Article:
WWE Monday Night Raw - 08/08/22Aug 9 LIVE
England meet their statistical match – Euro 2022 quarter-finals preview
The Lionesses will play Spain for a place in the semi-finals on Wednesday.
The Euro 2022 quarter-finals are set with all of the pre-tournament favourites still very much in the reckoning.
England, Germany, Sweden and France all topped their groups as expected, but the Lionesses and Les Bleues in particular will be wary of their last-eight opponents.
England play Spain at Brighton’s Amex Stadium – scene of the 8-0 demolition of Norway – on Wednesday, while the French go up against defending champions the Netherlands on Saturday.
Eight-time champions Germany and highly-rated Sweden have easier ties on paper, with the Germans facing Austria – the lowest-ranked side left in the tournament – on Thursday and the Swedes taking on first-time quarter-finalists Belgium on Friday.
Here, the PA news agency looks at the data behind each match-up.
England vs Spain
The first quarter-final is a clash of the statistical titans.
England head into the last eight as favourites for the title, having qualified from the group stage with three wins from three and scored 14 goals without reply.
Spain have been far less impressive in the key metrics, with five goals scored and three conceded, but their underlying numbers are comparable to Sarina Wiegman’s side.
England and Spain lead the tournament for number of attacks (157 and 169), number of shots (25 and 20) and share of possession (63 per cent and 66 per cent).
They have been separated by their finishing, with England’s Beth Mead – who has five goals and three assists – able to more or less match Spain’s attacking output on her own.
While Wiegman has been able to call upon a full-strength forward line, the Spanish squad are clearly missing the goalscoring influence of Ballon d’Or winning midfielder Alexia Putellas, who was ruled out of Euro 2022 with a torn anterior cruciate ligament.
In the absence of Putellas, Spain have so far concentrated their efforts in wide areas, having completed a tournament-high 36 crosses. Four of their five goals have come from balls into the box.
This might suit the Lionesses, whose full-backs Rachel Daly and Lucy Bronze have allowed only two successful crosses out of 24 attempted – the best ratio of any team.
The last time the two sides met at a European championship was in 2017, when England emerged as 2-0 victors. On that day, much as Germany did last Tuesday in the group stage, the Lionesses allowed Spain to dominate possession (74 per cent) but ultimately provided a greater cutting edge.
Germany vs Austria
Germany’s meeting with neighbours Austria could be tighter than Austria’s lowly ranking of 21 suggests, with both sides on form defensively in the group phase.
Germany are yet to concede a goal, while the Austrian back line has been breached only once (by England in a narrow defeat on the opening day of the tournament).
The players also know each other well from club football – 35 of the 46 members of both squads play in the German Bundesliga.
Martina Voss-Tecklenburg’s German side were ill-disciplined in the group stage, committing the most fouls (36) and accumulating the joint-most yellow cards (five) of any team left in the tournament.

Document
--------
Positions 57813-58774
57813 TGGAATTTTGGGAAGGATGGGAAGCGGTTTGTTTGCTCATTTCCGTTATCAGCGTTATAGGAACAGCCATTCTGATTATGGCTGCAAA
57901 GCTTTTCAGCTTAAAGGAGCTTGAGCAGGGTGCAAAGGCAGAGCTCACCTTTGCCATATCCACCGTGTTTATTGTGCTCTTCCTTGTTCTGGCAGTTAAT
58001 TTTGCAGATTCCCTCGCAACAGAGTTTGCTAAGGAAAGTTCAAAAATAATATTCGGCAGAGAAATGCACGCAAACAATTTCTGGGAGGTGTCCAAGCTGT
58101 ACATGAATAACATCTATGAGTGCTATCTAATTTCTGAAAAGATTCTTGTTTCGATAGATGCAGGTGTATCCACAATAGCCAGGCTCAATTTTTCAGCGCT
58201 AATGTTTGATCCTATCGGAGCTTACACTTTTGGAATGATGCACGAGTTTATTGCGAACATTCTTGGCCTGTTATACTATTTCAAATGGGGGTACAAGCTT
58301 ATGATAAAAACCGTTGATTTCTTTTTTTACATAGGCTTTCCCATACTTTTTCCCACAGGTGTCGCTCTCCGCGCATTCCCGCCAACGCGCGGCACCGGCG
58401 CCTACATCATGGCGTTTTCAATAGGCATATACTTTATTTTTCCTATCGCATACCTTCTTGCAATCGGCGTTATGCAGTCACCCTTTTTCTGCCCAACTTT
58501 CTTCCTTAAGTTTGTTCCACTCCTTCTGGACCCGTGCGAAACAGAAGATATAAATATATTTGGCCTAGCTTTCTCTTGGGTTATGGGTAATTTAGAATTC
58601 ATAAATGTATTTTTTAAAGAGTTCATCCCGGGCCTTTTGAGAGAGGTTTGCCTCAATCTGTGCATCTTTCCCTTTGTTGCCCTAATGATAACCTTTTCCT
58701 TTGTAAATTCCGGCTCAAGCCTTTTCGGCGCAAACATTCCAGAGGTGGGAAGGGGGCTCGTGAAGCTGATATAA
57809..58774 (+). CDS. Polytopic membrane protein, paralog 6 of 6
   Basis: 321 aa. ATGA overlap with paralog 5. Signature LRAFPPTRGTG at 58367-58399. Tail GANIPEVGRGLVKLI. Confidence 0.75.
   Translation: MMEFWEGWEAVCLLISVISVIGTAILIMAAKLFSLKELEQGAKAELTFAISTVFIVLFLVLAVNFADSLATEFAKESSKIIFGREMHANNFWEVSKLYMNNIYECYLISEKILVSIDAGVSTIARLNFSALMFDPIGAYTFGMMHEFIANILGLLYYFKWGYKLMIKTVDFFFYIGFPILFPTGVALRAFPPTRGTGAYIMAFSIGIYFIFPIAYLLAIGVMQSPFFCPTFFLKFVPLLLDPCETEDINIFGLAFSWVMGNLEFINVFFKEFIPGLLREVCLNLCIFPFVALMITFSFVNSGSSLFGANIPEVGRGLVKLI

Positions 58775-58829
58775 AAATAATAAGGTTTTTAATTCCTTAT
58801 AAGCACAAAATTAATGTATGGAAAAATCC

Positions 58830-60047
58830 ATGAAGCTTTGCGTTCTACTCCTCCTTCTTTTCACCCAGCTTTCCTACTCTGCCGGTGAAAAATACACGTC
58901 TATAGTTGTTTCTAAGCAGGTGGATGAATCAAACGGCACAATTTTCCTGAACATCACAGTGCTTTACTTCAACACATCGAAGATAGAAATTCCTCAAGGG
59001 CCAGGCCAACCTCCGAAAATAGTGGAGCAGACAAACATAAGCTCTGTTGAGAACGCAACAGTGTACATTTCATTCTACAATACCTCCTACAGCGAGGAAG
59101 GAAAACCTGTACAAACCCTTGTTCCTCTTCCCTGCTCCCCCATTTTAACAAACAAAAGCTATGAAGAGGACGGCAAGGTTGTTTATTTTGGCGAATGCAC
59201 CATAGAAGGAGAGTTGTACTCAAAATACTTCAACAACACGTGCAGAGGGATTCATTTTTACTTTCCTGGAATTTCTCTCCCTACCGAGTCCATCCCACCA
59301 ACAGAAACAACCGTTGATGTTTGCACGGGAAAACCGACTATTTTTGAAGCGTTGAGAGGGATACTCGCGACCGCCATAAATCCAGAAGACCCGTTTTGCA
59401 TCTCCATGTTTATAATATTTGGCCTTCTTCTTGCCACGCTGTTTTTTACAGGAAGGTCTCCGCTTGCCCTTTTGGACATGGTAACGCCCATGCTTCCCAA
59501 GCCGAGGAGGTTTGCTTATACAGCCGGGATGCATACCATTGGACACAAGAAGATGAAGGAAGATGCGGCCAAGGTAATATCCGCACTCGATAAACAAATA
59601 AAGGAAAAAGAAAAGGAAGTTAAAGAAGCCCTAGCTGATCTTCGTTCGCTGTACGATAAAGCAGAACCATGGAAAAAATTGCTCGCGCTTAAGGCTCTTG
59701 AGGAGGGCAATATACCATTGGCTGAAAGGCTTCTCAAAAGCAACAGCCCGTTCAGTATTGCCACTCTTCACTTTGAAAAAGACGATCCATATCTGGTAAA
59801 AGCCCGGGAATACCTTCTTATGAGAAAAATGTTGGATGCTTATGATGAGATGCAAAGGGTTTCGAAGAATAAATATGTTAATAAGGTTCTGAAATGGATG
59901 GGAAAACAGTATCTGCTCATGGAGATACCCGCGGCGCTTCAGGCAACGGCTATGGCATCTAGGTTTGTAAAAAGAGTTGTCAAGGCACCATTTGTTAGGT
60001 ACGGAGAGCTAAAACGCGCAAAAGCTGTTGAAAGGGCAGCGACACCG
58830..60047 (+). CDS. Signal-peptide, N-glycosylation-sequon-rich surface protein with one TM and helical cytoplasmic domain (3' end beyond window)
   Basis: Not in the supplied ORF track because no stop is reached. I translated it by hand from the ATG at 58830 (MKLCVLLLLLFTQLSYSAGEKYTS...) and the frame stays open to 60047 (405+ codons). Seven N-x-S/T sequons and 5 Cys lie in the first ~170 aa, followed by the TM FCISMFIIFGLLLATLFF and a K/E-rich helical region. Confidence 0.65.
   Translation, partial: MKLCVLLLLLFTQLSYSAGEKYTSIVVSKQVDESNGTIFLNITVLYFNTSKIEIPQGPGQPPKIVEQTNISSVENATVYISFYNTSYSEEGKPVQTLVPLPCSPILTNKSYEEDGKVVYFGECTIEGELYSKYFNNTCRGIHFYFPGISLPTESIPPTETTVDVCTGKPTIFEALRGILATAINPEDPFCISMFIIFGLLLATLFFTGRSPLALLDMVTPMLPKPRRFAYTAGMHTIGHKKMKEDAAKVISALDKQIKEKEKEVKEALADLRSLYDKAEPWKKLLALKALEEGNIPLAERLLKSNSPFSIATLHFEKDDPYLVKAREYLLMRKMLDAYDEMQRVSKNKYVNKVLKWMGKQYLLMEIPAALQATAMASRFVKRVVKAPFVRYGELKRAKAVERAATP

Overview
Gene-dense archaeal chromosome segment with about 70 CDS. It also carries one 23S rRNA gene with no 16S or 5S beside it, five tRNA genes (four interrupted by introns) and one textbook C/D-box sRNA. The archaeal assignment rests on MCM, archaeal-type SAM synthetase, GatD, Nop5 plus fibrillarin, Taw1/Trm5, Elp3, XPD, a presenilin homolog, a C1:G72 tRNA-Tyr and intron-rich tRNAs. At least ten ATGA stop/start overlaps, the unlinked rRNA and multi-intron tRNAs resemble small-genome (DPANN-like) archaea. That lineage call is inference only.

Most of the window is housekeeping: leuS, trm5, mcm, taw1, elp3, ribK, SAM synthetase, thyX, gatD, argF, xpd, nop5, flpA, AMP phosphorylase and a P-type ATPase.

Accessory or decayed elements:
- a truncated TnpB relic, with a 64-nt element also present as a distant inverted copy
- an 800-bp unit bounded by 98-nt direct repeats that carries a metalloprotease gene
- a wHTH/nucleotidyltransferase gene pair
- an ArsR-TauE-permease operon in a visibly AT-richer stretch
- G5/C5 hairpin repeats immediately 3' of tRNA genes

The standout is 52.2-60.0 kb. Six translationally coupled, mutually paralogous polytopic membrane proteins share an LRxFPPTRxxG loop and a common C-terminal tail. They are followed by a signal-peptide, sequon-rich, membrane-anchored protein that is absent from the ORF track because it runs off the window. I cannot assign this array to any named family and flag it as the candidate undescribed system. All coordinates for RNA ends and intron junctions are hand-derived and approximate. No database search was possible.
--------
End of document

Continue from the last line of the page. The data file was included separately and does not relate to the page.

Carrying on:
Austria struggled to retain possession and relied on their energy reserves to keep opponents at bay, with their players covering a tournament-high 344 kilometres in three games. The Austrians recorded the lowest pass completion rate of any of the quarter-finalists, at just 76 per cent.
It is in attack where Germany are likely to hold an advantage.
Both teams recorded 18 shots on target in the group, but Austria found the net only three times compared with Germany’s nine. The Germans also hit the woodwork on three further occasions.
Sweden vs Belgium
Sweden are strong favourites in their last-eight tie against Belgium and could set up a semi-final meeting with England or Spain.
The Swedes, ranked second in the world behind USA, hit form in their final group game as they thrashed a Portugal side that had pushed the Dutch all the way on matchday two.
Sweden, who posted the third-highest number of attacks (152) behind England and Spain, are likely to create plenty of opportunities against a porous Belgian defence.
Belgium allowed 69 goal attempts and three clear-cut chances in the group stage, both the highest of any quarter-finalist.
The Belgians also offered limited threat going forward, with their numbers of shots on target (10) and attacks (60) comfortably the lowest among sides remaining in the tournament.
France vs Netherlands
France versus the Netherlands is arguably the most mouthwatering of the quarter-final match-ups on paper, with the sides ranked three and four respectively by FIFA.
However, both teams’ form has been patchy so far.
France started the tournament in blistering fashion, scoring five goals in 45 minutes against a shell-shocked Italy, but have gone on to find the net just three times since.
The Dutch matched Les Bleues’ output with eight goals from 18 shots, but they did so from just 107 attacks, the third-lowest total among sides left in the tournament (ahead of Belgium and Austria).
France could hold the edge in this game due to their greater control. At 59 per cent, they enjoyed the third-highest share of possession in the group phase, while the Dutch were often chasing the ball having ranked second for tackles (47) and ball recoveries (147).
The Netherlands’ hopes will partly rest on the return of star striker Vivianne Miedema, who tested positive for coronavirus last week. At the age of just 26, Miedema is her country’s record scorer with 94 goals from 112 appearances.